Russia's largest television network, the state-run RTR, is coming to the United States with a Russian-language TV channel. New York City, home of the largest Russian immigrant community in the United States, will account for a significant portion of the channel's audience.
RTR, the largest television company in the Russian Federation, teamed up with the U.S.-based Russian Media Group to launch the new Russian channel, called "RTR Planeta". Head of the Media Group, Mark Golub, says the channel will reach at least a third of the three million Russian-speakers currently living in the United States. "This is a national Russian language television channel, from Russia, coming to America featuring cultural programming. It would be as if the best of PBS was suddenly available to Americans living abroad. It is a historic development not only for them, but in terms of Russian American cultural relations," he says.
In 1991, Mr. Golub created the first daily Russian language channel in the United States, bringing Russian television to the large Russian immigrant population in Brooklyn, New York. That channel went off the air in 1997, but Mr. Golub says his work there set the stage for his current deal with RTR.
With its 89 affiliated stations, RTR reaches audiences across Russia.
New York-based Russians like Anna Malova are thrilled about the arrival of Planeta in the city. Ms. Malova was a runner-up in the Miss Universe Pageant in 1998, and has lived in New York ever since.
She says as much as she loves living in America, she misses home. Television is one of the ways she keeps in touch. "I miss Russian culture. I have old traditions inside of me. I don't see my parents enough," she says. "At least if I can see Russian television, and hear it, be more exposed to what's going on right there not from American news, or what friends tell me, it's so much fun to just enjoy it."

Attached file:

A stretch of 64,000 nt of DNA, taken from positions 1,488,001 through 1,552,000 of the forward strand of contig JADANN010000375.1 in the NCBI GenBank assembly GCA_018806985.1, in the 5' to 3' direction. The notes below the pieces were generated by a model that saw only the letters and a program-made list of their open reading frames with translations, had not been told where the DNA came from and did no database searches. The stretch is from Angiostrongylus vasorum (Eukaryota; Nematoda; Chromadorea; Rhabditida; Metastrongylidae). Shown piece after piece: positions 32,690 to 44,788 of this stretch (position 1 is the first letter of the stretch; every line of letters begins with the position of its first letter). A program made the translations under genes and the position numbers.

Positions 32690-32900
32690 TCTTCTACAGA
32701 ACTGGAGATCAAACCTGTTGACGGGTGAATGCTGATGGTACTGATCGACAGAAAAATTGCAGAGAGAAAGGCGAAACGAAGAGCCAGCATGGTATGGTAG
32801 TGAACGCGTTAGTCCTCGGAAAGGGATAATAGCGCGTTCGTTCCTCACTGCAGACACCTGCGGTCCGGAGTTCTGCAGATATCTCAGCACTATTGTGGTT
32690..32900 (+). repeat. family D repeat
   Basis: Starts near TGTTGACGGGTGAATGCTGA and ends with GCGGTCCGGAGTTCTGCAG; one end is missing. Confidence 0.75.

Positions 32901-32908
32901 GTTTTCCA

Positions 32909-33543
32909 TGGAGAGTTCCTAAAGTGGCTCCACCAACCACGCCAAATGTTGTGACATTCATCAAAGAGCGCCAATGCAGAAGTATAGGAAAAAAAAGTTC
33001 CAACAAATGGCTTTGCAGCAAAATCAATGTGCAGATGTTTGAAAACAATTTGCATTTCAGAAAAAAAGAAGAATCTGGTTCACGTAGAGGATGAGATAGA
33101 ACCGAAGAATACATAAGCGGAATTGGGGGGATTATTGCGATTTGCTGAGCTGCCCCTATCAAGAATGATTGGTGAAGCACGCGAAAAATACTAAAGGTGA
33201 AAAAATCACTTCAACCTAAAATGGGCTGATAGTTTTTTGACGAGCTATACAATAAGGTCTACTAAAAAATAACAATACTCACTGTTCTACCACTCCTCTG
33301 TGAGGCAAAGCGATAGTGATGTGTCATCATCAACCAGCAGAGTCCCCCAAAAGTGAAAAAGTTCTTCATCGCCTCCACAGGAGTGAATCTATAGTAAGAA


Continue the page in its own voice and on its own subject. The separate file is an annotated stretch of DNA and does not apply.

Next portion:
Ms. Malova says that, although satellite television has provided Russians living in the United States with some Russian programming over the years, it has not always been the best her country has to offer. "They show kind of serials and soap operas, so it's not really television. It will be great to see something real, a government channel that comes to the United States," she says.
Viacheslav Pavlovskiy is the Russian Federation's Consul General in New York. He says Russian television has come a long way since the fall of communism, and that he will be pleased to see more of it in the United States. "Personally, I never have enough. I would like to see as many channels as possible," he says. "We have learned how to make television, and we have a variety of channels. All of them are of great interest. So I am very happy that RTR is coming to America."
Mr. Pavlovskiy says it reminds him of the excitement he felt seeing U.S. programming in Russia for the first time, in the years immediately following the fall of communism.